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Nation's only Egyptology dept. set to expand, but details not set in stone

There are over 5,000 institutions of higher education in the United States. But just one - Brown - boasts a free-standing Egyptology department. Almost 60 years after its founding, Brown's Department of Egyptology remains the only one of its kind in the entire Western Hemisphere.

Like the invention of the microwave and artificial sweetener, the creation of the department was somewhat serendipitous.

When Theodora Wilbour died in 1947, she left the University $750,000 to establish the department and endow a chair in Egyptology in memory of her father, Charles Edwin Wilbour, who entered Brown with the Class of 1854 but left without graduating and did not maintain any connection with the University, according to the Encyclopedia Brunoniana.

Wilbour made his fortune as a journalist in New York and had connections to William Macy Tweed, the boss of the Tammany Hall political machine. When the Tweed ring was smashed in 1871 Wilbour and his family sailed for France, where he began studying Egyptology. Wilbour went on to become the first trained American Egyptologist.

The University designated the building on the corner of Prospect and George streets, which had housed the Delta Phi fraternity, as the department's home and renamed it Wilbour Hall in 1949.

Egyptology is one of Brown's smallest departments, usually graduating between two and five concentrators a year. A few years ago there were six in one year, "but that was an exception," said Leo Depuydt, associate professor of Egyptology.

Depuydt now finds himself in what he called the "strange situation" of being the only full-time professor in the department. His former colleague, Leonard Lesko, retired last year. There are between three and five adjunct professors at any given time, although one of them, Lanny Bell, is in Egypt this semester.

Lucy Raulston '06, an Egyptology concentrator, said that "right now it's a little hard, having so few faculty members," but that generally "it's kind of nice" to be in such a small department, because concentrators get lots of personal interaction with professors and all the classes are very small.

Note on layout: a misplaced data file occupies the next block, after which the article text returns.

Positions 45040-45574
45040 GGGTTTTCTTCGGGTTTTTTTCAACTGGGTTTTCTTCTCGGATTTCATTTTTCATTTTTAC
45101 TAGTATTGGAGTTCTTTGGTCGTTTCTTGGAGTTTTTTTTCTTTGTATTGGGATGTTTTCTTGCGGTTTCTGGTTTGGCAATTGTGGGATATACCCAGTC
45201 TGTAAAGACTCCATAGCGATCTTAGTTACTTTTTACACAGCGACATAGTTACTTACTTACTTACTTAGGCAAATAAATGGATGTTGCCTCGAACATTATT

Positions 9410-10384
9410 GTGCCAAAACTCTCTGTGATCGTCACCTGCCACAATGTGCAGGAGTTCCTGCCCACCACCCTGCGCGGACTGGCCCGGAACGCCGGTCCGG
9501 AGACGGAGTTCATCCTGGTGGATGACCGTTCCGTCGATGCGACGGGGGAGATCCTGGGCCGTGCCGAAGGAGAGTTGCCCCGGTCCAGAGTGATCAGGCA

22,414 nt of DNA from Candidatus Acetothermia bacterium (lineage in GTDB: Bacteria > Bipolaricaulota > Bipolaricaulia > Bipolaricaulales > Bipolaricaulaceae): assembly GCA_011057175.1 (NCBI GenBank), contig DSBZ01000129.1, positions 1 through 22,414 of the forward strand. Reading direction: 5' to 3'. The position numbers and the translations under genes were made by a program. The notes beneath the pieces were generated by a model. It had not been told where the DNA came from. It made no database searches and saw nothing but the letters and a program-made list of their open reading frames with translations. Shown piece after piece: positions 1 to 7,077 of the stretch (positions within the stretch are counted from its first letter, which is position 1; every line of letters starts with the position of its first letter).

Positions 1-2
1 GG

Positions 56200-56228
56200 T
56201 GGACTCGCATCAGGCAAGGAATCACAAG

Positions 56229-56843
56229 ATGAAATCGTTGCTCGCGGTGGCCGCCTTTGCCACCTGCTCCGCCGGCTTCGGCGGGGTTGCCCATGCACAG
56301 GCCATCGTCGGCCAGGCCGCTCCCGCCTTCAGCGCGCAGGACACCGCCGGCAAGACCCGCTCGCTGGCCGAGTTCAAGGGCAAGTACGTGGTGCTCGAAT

Michael Ennis '08 said there are only three undergraduates in his second-year Egyptian class, EG133: "Selections from Middle Egyptian Hieroglyphic Texts," meaning there is lots of opportunity for one-on-one interaction with professors.

But this miniature gem of a department, which Depuydt describes as an "orchid" in his online University profile because it is "beautiful" but "useless," - will soon experience some serious growth. The department recently changed its name to the Department of Egyptology and Ancient Western Asian Studies and could soon "be expanding into a much wider focus," Depuydt said.

New areas of study could include other pre-classical civilizations in North-East Africa and Western Asia, such as the Mesopotamians, Babylonians and Assyrians.

He added that the University is "trying to establish a new template ... for studying the ancient Near East," although the spec-ifics are not yet set in stone. But Depuydt said it will most likely include more collaboration with related departments at Brown, as well as with the new Institute for Archaeology and the Ancient World.

The institute, which takes the place of the Center for Old World Archaeology and Art, was established a year ago with a gift from Chancellor Emeritus Artemis A.W. Joukowsky '55, P '87 and Professor Emerita Martha Sharp Joukowsky '58, P '87. At the time it was also announced that Rhode Island Hall would be-come the permanent home of the institute.